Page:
Second, a fault-model evaluation method (DELAY-METER) is developed to improve test effectiveness. Various delay fault models are proposed in previous work to capture defects that escape slow-speed testing, but which models should be used to guide the generation of tests for at-speed testing remain an open question. The conventional method is to evaluate fault-model effectiveness using test experiments involving actual fabricated chips, in other words, tests are developed using various fault models and applied to a population of chips to determine which tests are best at detecting defects. Alternatively, DELAY-METER evaluates the effectiveness of delay fault models using readily-available fail data from production testing, so that an optimal mix of delay fault models can be chosen for at-speed testing.
Third, a defect-level prediction model (the DDP model) is developed to balance test effectiveness and test efficiency. Defect level (DL) represents the fraction of defective chips among all chips that pass tests. However DL is difficult to measure directly and be able to predict during test development is of critical importance. Conventional DL prediction models become insufficient when tests are generated from multiple fault models. The DDP model learns the defect detection probability (DDP) of multiple fault models from diagnosis, and combines it with the coverages of multiple fault models to provide a more accurate prediction. The more accurate prediction of DL by the DDP model thus enables a better trade-off analysis between test effectiveness and test efficiency.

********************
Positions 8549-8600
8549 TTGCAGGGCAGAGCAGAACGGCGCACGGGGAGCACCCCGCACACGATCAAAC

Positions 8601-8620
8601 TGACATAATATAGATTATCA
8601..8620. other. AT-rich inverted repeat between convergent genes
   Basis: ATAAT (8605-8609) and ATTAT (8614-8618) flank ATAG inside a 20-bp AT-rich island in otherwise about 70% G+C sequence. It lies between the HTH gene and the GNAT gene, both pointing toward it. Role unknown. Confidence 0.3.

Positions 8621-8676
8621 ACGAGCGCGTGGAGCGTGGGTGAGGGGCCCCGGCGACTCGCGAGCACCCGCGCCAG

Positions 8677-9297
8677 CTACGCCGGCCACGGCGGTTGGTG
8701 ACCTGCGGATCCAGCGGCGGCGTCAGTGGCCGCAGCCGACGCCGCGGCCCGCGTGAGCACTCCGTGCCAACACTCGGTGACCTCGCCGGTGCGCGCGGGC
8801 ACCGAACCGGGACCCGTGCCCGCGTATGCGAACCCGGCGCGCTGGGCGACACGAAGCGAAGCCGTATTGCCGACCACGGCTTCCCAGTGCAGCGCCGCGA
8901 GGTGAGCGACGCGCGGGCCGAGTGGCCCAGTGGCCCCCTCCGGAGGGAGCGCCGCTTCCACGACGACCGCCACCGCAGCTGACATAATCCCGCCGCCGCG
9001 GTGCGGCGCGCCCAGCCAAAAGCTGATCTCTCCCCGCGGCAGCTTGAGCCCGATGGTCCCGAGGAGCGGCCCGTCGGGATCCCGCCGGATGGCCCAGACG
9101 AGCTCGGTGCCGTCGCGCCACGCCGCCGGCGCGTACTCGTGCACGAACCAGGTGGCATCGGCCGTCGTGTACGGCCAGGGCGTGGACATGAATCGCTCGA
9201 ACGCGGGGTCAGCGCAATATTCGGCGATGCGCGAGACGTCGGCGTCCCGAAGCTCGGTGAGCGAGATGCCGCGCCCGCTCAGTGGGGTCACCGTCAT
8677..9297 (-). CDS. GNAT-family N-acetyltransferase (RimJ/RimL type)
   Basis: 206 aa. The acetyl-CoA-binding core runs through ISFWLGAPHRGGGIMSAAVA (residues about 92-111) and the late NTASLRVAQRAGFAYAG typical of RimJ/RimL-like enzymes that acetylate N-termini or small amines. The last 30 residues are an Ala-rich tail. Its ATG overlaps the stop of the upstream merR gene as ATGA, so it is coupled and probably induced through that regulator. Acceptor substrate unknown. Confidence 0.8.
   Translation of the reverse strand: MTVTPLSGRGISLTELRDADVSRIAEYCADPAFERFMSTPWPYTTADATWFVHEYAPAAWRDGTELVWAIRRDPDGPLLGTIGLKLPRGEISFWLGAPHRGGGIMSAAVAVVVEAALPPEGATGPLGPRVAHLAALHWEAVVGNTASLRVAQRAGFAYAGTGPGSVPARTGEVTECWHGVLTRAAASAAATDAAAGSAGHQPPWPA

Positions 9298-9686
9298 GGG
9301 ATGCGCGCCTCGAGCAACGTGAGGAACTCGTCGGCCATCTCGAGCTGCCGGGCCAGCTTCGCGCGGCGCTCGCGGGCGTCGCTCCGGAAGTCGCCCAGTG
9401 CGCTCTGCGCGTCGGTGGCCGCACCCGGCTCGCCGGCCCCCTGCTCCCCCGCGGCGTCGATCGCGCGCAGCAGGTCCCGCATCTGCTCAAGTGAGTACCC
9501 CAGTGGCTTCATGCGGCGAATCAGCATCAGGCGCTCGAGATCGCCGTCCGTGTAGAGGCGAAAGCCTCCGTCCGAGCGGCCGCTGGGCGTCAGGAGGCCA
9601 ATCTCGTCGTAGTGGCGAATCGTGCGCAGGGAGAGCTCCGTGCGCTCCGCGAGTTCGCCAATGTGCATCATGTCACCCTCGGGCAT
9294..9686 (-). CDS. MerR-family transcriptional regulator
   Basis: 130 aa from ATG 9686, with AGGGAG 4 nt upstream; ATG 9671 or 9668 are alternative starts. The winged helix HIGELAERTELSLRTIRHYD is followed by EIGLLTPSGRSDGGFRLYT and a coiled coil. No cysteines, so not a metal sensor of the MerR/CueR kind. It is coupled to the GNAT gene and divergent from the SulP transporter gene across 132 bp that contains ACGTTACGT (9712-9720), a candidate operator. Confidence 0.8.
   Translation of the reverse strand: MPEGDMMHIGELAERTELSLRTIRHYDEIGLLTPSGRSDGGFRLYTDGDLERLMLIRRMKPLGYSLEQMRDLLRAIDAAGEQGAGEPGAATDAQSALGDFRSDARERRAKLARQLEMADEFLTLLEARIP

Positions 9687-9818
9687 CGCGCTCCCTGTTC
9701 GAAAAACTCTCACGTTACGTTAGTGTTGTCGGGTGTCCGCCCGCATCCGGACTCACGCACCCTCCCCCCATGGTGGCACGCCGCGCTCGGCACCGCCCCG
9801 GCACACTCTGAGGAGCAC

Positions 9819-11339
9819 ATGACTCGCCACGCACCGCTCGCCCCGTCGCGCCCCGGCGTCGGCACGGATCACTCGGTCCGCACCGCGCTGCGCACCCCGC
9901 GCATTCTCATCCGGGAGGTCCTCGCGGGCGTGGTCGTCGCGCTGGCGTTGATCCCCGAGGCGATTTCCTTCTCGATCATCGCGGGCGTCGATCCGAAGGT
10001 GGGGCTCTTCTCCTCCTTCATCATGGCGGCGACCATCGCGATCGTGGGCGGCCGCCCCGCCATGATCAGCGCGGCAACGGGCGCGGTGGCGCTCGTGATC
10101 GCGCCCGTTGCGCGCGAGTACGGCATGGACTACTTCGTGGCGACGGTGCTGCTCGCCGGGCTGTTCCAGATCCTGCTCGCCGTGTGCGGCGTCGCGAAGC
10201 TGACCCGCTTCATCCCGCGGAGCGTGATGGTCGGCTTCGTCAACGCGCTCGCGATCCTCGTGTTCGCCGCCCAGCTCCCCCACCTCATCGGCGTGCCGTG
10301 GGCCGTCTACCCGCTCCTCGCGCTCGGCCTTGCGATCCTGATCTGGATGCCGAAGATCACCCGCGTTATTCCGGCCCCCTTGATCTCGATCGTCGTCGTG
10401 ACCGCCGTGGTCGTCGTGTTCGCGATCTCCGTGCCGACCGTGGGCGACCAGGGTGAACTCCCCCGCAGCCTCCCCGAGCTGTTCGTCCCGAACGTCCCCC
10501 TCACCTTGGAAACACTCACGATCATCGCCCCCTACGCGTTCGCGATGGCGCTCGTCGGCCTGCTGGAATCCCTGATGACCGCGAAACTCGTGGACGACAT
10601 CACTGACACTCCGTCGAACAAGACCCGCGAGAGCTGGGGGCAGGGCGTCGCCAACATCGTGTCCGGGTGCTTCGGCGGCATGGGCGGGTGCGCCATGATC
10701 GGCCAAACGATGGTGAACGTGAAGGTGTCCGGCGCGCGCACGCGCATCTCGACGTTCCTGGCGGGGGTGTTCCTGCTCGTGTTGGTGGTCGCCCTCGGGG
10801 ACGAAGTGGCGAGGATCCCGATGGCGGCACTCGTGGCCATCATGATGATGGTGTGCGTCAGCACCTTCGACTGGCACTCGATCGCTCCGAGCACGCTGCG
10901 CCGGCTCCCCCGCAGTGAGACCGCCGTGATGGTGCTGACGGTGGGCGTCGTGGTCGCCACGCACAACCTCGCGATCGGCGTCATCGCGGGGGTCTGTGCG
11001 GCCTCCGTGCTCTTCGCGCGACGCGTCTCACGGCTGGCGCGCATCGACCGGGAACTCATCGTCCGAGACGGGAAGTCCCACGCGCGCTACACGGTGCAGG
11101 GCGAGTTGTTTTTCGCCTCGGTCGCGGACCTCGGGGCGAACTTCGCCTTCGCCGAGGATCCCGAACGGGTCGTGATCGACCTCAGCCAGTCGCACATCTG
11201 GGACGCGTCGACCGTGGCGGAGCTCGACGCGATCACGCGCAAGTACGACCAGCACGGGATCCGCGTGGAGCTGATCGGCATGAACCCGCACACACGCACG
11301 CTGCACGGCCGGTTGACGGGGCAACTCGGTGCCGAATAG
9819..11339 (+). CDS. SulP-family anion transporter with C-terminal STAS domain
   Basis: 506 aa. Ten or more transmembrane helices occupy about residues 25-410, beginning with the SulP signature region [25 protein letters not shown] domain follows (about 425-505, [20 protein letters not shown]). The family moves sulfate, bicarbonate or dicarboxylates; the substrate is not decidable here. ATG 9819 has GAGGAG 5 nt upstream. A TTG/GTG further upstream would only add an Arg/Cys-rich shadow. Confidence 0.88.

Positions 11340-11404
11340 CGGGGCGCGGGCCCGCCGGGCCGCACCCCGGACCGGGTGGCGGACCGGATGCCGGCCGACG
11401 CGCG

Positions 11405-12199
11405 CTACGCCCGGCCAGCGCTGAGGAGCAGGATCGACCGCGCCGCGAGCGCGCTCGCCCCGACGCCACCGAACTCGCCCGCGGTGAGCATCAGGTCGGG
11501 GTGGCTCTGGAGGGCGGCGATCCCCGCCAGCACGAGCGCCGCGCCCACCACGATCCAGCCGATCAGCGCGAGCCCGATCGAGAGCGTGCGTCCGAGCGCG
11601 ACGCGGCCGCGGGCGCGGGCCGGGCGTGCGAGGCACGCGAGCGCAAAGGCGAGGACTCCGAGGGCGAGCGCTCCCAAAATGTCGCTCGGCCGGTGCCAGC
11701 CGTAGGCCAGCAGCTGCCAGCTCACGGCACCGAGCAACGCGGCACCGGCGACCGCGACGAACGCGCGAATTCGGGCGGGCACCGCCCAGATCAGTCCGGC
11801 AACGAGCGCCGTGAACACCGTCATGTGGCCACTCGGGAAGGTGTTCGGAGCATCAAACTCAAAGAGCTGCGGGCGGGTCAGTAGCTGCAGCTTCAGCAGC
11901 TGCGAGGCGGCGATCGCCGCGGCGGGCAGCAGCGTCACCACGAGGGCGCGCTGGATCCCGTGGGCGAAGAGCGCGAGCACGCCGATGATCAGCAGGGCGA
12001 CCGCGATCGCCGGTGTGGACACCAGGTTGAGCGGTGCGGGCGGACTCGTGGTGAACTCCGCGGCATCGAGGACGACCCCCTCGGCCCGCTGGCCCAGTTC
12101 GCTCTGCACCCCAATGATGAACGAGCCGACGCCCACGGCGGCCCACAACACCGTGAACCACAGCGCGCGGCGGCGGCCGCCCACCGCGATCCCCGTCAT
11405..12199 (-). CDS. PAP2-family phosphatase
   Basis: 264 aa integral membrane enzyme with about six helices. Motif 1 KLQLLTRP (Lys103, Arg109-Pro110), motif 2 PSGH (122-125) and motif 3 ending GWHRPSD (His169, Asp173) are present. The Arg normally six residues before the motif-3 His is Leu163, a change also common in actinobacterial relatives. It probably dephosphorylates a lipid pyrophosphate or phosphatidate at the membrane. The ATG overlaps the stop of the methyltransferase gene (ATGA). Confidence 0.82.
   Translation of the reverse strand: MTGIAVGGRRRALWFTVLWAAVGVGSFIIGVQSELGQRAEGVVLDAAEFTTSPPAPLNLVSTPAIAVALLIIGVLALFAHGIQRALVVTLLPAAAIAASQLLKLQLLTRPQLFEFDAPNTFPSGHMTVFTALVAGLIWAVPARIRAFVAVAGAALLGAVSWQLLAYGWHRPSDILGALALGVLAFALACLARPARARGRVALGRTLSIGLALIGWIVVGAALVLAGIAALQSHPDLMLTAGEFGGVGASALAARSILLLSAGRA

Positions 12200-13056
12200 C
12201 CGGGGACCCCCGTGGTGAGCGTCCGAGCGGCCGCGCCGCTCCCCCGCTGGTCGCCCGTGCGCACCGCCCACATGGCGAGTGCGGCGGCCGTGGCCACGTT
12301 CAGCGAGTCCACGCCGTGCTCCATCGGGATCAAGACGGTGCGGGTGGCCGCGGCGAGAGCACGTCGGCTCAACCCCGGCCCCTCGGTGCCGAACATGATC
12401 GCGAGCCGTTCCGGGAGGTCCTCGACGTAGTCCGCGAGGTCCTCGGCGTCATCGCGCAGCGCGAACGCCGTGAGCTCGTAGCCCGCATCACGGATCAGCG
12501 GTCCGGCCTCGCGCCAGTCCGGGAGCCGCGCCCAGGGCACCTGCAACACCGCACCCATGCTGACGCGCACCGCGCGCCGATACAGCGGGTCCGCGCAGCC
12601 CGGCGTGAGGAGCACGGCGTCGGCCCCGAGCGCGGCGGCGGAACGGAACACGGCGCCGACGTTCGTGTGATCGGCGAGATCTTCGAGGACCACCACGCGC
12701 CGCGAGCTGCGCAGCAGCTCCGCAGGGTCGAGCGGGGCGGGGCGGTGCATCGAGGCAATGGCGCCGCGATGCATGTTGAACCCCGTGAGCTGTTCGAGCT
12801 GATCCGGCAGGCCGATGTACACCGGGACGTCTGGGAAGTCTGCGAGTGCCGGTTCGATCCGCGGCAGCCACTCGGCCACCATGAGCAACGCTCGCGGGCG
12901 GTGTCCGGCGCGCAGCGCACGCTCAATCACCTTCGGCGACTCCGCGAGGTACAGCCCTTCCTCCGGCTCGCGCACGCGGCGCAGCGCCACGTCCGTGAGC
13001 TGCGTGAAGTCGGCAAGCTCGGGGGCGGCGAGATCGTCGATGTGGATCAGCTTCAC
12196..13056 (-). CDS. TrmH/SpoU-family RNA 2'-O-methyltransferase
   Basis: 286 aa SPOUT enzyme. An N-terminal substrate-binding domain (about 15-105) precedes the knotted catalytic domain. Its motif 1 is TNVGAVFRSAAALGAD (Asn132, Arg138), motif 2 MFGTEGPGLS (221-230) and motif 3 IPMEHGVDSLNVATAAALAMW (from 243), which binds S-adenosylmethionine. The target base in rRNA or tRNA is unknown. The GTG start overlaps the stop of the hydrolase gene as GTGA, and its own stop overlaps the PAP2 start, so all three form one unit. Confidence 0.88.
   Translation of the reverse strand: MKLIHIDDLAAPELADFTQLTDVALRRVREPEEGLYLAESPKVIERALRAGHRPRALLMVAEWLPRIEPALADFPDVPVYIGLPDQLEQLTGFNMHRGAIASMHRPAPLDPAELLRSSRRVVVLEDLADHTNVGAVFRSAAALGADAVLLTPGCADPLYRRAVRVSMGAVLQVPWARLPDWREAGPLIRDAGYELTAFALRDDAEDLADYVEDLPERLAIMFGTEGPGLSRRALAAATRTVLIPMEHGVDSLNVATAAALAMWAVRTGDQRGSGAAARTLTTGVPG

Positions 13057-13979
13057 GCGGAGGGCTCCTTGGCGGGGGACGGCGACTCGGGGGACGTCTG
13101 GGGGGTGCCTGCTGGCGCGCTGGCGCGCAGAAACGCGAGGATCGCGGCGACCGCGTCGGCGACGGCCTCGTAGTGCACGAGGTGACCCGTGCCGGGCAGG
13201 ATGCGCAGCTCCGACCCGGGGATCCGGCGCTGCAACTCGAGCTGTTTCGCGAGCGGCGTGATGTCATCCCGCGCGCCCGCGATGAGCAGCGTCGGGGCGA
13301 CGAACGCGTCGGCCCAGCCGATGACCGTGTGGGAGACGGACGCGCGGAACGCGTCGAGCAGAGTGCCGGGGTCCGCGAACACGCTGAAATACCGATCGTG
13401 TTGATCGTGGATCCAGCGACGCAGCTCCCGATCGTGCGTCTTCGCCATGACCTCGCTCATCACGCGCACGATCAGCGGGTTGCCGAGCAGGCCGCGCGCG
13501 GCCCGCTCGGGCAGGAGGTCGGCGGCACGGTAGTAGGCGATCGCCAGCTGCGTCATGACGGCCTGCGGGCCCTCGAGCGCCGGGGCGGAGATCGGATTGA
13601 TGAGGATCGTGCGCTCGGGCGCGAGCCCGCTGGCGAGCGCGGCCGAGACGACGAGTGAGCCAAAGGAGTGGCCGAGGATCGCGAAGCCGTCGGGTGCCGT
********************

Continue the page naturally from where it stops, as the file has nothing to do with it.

Finally, a test-selection method is developed to improve test efficiency. Test time reduction (TTR) is a focus of research in test development to save test cost and improve test efficiency. One method for TTR involves identifying a subset of tests from a large baseline test set. Test selection can be performed based on actual tester data measured from tested chips, or data taken from the simulation of the circuit design that has faults/defects injected. Previous work that uses simulation for test selection are only applied to archaic benchmark circuits that are too small to be meaningful. A one-pass test-selection method is developed in this dissertation that identifies a subset of tests that maximize fault-model coverage while requiring relatively limited CPU time and memory.
To demonstrate the practical utility of the four methods developed in this dissertation, several real designs from industry are used in various experiment. Specifically, an ASIC and GPU designs and test data taken from a large population of actual fabricated chips are used to experiment the proposed test-reordering method and test-selection method. Experiments results demonstrate the improvement in diagnosability and test efficiency, respectively. The same ASIC design and test data is not only used by DELAY-METER to evaluate the effectiveness of different delay fault models, but also used by the DDP model as both a training data for building a DL-prediction model, and a verification data for verifying the prediction accuracy.




Degree Type

  • Dissertation


  • Electrical and Computer Engineering

Degree Name

  • Doctor of Philosophy (PhD)


Shawn Blanton